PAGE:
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Big fat audacious goals; Li Ka-shing's Midas Touch; Champagne taste and beer money pocketbook; Divorce capital of the world; Brokers powering up IPOs

Big fat audacious goals; Li Ka-shing's Midas Touch; Champagne taste and beer money pocketbook; Divorce capital of the world; Brokers powering up IPOs

By Amanda Morrall

1) Big fat audacious goals

On a girls night out recently one of my friends made an interesting comment. I was talking about my crazy, exuberant, full-on dog Mazzy chasing sea gulls in the sky at the beach and running around like she was on fire and my friend said well "She's a lot like you Amanda.''

I know what they say about dogs and their owners but I had a hard time swallowing that one as I've diagnosed my puppy with ADHD - adolescent dog, hyper activity disorder. As I like to think of myself as sensible, rational, calm and not a seagull chasing lunatic, I haven't been able to see any obvious parallels between me and Maz.  

So I had to ask "I am really that mad?" The parallel she drew between me and crazy Mazzy was that I was "milking life for all its worth." Seen in that context, I took it as a big compliment. Should there be any other approach to life?

On that note, here's a rather inspiring tale from a financial advisor enjoining the importance of having big, fat audacious goals and a detailed description of one that he sets for himself. Go for gold.

2) Li Ka-shing's Midas touch

Speaking of gold, I stumbled across this fascinating profile published by Forbes of Li Ka-shing, Asia's wealthiest man, who continues to work like a demon at age 83. May his tale also serve as inspiration for those determined to live large and make their dreams come true.

3) Memory memories

During my recent interview with Andrew Patterson, he asked me whether I didn't think that money habits and patterns were formed during childhood thus leaving many set up for either good or bad starts to life. I'm not a psychologist but I do believe what happens to us in childhood leaves a deep and lasting imprint, so yes our early exposures on money issues can be formative. That said, it's fascinating how individuals respond and adapt once they become aware of their behaviour and start making conscious choices.

The following blog by a "financial life planning" advisor by the name of Christine Mathieu examines the impact of memories on our money behaviour. She relates an interesting story about her own financial woes caused by "champagne taste and beer money pocket book." Thank you Nathan for sending this my way.

4) Divorce capital of the world

News to me but London has the reputation of being the divorce capital of the world on the basis of very generous settlements in the favour of ex's married to seriously wealthy individuals. Sir Paul McCartney's ex Heather Mills, (who ended up with a £24.3 million settlement) gets tops honours in this department. I don't follow these stories too closely but I was interested to read that Madonna's ex, film maker Guy Ritchie, took the high road and forfeit any claim to her fortune because he was satisfied with his own. Maturity amid matrimonial hardship is a beautiful thing.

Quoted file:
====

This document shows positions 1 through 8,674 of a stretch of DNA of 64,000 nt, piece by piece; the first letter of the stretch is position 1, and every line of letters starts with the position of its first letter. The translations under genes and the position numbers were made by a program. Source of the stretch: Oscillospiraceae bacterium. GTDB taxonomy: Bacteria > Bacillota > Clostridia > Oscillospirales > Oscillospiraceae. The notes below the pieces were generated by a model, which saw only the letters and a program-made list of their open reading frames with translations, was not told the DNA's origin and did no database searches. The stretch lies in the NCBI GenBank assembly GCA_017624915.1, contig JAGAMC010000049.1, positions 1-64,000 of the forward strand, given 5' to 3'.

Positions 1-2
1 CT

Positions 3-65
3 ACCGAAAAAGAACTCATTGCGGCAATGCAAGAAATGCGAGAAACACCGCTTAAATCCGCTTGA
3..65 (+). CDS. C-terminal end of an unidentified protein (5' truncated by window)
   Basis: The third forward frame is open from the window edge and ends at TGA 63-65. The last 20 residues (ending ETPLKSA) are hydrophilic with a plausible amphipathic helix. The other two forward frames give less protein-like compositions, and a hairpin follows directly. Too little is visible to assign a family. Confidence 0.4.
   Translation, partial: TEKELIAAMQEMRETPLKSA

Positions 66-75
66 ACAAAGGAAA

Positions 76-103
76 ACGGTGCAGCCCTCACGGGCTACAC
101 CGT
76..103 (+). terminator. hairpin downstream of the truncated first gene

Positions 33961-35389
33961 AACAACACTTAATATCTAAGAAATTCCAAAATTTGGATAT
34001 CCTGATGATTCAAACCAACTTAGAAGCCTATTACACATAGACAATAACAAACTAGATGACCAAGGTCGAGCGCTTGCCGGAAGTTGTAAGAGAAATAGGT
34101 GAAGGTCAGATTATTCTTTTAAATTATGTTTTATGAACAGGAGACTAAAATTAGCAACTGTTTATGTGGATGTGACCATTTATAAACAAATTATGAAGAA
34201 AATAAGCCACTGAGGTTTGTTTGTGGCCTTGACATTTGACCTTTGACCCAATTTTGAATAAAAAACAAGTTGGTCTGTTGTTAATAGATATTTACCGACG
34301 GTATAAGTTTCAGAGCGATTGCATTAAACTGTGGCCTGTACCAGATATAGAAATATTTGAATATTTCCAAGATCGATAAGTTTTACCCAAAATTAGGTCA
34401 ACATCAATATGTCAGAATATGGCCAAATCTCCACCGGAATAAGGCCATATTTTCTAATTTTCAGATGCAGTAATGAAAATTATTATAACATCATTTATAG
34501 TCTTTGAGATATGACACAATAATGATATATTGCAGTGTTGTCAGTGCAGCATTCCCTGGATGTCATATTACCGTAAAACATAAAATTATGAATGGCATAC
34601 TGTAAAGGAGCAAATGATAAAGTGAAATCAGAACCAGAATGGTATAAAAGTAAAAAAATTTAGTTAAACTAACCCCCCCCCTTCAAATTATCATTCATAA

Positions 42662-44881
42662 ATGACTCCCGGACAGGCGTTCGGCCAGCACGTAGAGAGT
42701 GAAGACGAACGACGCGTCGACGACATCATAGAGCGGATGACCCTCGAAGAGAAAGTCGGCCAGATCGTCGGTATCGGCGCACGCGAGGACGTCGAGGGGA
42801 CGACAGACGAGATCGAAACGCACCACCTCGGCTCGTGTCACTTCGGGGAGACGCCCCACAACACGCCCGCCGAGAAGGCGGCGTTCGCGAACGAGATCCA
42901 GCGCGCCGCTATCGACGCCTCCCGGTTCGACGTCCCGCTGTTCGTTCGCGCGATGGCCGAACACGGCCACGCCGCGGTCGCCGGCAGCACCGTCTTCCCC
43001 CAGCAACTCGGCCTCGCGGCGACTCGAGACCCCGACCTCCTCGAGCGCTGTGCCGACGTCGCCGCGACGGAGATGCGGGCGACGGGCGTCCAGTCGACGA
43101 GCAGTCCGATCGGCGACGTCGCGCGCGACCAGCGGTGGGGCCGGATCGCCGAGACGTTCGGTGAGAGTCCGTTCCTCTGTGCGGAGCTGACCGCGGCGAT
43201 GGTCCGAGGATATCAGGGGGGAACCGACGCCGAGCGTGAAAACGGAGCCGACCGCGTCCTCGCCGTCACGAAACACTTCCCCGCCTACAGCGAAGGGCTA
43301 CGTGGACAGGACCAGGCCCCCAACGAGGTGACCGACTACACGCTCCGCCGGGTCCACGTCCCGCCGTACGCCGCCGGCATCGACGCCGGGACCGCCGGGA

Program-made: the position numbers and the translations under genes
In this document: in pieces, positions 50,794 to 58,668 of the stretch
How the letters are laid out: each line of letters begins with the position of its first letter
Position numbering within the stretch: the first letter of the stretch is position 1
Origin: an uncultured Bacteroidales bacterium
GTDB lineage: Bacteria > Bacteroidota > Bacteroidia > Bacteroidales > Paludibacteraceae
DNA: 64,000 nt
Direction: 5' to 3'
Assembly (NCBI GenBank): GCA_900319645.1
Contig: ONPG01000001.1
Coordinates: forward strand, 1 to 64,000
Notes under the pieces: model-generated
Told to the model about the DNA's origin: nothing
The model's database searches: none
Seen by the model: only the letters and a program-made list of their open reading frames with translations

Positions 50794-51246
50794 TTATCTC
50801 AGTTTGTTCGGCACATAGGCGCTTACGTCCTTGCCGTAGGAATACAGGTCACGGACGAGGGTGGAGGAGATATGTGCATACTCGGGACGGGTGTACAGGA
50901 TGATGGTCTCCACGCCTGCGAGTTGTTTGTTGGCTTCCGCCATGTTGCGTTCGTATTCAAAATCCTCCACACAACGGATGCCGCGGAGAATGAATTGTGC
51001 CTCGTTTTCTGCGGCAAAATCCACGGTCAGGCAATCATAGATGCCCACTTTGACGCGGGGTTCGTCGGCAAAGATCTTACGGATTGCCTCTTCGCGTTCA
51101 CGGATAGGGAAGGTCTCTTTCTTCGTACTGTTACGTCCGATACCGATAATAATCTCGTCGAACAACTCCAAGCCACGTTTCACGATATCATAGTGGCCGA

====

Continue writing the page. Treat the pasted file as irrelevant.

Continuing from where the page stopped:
5) Powering up

And finally for those of you thinking about reallocating some of that term deposit money into shares for the upcoming partial privatisation of Mighty River Power, here's an item from the New Zealand Herald about how brokers are preparing for the initial public offering. For more on the process, see also the Government's share offer website here.

Music therapy: Ian Ball's remedy to champagne taste and beer money pocketbook below. I'll be back on deck Thursday for another Take Five as part of the new schedule.




To read other Take Fives by Amanda Morrall click here. You can also follow Amanda on Twitter @amandamorrall or at

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#2 "Even at 83, Asia’s richest man, Li Ka-shing, gets more done by lunch than people half his age pull off in a full day. By the time I meet him he’s already mowed through his daily breakfast of congee and vegetables, a thorough read of the international news and a round of golf near the home he has lived in for the past 50 years"

OK to be fair to the guy, he is 83. However... eating breakfast, reading the paper, and playing a round of golf before lunch isn't really that challenging. Especially considering he probably has a driver and someone to make breakfast and clean up afterwards.

Also I'm always confused by people who are this driven. Living in an apartment block in HK at age 83 still working to increase your wealth when you are already worth billions doesn't sound to me like a balanced approach to life. My initial thought when I see people like this is that this answers Andrews question in #3...

 I'm not a psychologist but I do believe what happens to us in childhood leaves a deep and lasting imprint
Psych 101: Li's early childhood experience  of his father dying which threw the family into poverty left a deep and lasting imprint and he has spent the rest of his life amassing a fortune to try and overcome that experience, without realising that no matter how much money he has it won't bring his father back or cancel out that moment.

So yes his story is rather inspirational, but I'm not sure in the way you were thinking.


Champagne should only be drunk when you are in love.
... and when you are not.
CoCo Chanel.